By CRAIG MAUGER
Michigan Campaign Finance Network
LANSING — When state lawmakers sit down Tuesday morning to begin debating how to overhaul Michigan’s auto insurance system, some of the state’s biggest donors will be watching with special interest.
Insurance companies, business groups, trial attorneys and health care providers all have a stake in how Michigan’s more than 7 million licensed drivers get insurance and who pays when someone is catastrophically injured in a wreck.
If past campaign contributions are any indication of what will occur in the Legislature this fall, things could be looking up for the auto insurance companies — at least among the lawmakers best positioned to influence the outcome.
Political action committees (PACs) and executives tied to groups or businesses that have previously taken a stance on plans to overhaul Michigan's auto insurance system have given at least $704,795 to fundraising accounts tied members of the House and Senate insurance committees over the last five years. About 63 percent of the money, $448,530, came from those traditionally siding with proposals backed by the auto insurance industry.
The majority of lawmakers on the committees — 17 out of 27 — have received more money from donors on the side of the insurance industry than from donors who’ve generally stood in opposition to the industry’s preferred changes. But there are major donors on both sides of this fight.
The Michigan Campaign Finance Network (MCFN) looked at disclosed contributions to lawmaker-connected committees from auto insurance industry PACs, industry executives and business groups that have formally taken a stance in support of reforms previously, like the Michigan Chamber of Commerce and the National Federation of Independent Business (NFIB).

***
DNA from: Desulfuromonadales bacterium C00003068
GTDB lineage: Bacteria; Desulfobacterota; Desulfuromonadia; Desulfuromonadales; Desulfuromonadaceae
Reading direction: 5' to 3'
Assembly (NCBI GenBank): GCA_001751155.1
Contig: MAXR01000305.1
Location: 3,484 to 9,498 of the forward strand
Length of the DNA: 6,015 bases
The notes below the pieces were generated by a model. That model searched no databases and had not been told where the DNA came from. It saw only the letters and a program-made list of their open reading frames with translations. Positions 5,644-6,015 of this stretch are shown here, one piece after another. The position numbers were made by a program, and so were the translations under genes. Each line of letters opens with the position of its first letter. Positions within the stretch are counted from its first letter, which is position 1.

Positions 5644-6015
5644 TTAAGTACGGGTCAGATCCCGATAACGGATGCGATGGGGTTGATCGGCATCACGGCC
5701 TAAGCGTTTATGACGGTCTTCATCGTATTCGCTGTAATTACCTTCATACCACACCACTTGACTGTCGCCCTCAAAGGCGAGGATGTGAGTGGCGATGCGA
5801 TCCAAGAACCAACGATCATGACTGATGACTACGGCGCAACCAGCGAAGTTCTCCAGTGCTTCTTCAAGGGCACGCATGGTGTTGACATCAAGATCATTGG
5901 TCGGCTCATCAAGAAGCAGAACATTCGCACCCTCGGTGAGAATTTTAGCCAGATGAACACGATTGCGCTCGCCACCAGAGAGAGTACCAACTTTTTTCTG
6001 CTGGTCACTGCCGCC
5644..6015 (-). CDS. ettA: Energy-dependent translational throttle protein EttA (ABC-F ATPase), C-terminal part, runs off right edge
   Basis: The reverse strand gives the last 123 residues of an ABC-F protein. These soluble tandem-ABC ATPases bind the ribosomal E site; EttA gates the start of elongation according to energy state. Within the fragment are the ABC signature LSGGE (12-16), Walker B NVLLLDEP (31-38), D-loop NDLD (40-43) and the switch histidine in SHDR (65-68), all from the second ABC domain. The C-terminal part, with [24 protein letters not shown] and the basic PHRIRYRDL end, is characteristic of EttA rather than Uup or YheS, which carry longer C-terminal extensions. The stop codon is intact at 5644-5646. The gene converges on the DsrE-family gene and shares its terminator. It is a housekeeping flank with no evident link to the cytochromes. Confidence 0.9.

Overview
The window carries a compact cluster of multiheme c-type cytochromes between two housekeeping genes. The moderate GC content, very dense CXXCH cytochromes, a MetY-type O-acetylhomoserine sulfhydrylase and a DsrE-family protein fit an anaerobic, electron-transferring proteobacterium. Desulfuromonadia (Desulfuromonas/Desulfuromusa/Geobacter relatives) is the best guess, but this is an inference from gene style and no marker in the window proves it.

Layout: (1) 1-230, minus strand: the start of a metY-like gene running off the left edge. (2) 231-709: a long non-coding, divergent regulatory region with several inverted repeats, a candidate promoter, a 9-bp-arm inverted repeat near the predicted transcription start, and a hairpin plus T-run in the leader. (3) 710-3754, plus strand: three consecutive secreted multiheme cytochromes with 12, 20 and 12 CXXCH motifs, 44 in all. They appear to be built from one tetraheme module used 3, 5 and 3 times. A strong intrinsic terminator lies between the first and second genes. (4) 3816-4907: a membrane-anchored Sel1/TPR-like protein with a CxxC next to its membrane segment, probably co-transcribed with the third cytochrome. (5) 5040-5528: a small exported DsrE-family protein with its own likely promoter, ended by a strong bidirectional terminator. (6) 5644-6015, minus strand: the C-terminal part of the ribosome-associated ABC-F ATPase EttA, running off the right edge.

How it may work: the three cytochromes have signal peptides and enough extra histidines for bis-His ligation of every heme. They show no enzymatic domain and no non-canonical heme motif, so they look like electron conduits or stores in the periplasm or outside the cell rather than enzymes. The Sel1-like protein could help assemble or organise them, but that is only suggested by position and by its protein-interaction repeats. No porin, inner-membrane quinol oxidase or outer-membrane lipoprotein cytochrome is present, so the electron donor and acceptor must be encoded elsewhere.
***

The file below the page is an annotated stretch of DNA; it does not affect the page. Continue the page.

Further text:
MCFN tallied contributions from those who have previously opposed proposals backed by insurance industry groups. The opponents have included the Michigan Health & Hospital Association, individual hospital PACs, hospital executives and other rehabilitation-care providers who are compensated to treat accident victims. MCFN also tracked contributions by the Michigan Association for Justice, which represents trial attorneys, some of whom specialize in personal injury cases.
Committees connected to three lawmakers who are positioned to have the most sway over what happens this fall all have been major recipients of money from those advocating for major auto insurance reforms.
— House Speaker Tom Leonard, a Republican from DeWitt, who chaired the House Insurance Committee during the 2015-2016 session, has received $149,975 from auto insurance industry-connected donors over the last five years. Those on the other side of the debate have given Leonard only about $7,000. Leonard’s big donors include the Michigan Chamber PAC, which gave about $35,850, and the Automobile Club PAC, which gave $27,500.
— Senate Majority Leader Arlan Meekhof, a Republican from West Olive, has received $82,050 from the insurance industry side of the debate while receiving $30,300 from those who’ve been in opposition previously. Meekhof’s connected committees have received $30,450 from the Michigan Chamber PAC over the last five years.
— House Insurance Chair Lana Theis, a Republican from Brighton Twp., has received $23,700 from the insurance industry side of the debate while receiving $1,650 from those who’ve been in opposition. An account connected to Theis’ husband received $80,000 from an insurance industry lobbying group in 2016, as reported by MCFN earlier this year.
Leonard and Theis, along with a diverse coalition of other supporters, including Detroit Mayor Mike Duggan, announced a plan to overhaul Michigan’s auto insurance system on Thursday.
The goal of their plan is to lower Michigan’s insurance rates, which have been ranked the most expensive in the nation. The new proposal provides options for personal injury protection coverage. Currently, Michigan has a unique no-fault insurance system that provides unlimited personal injury protection coverage regardless of who’s responsible for the accident.
The new bill, House Bill 5013, would give drivers the addtional options of choosing benefit limits of $250,000 or $500,000, which would come with lower rates.
The new bill would also create a fraud authority, would put restrictions on attendant care for those severely injured in accidents and would establish limits based around the federal Medicare program for what health care providers can provide for services. Supporters of the bill say the changes will reduce auto insurance rates by about 20 percent on average.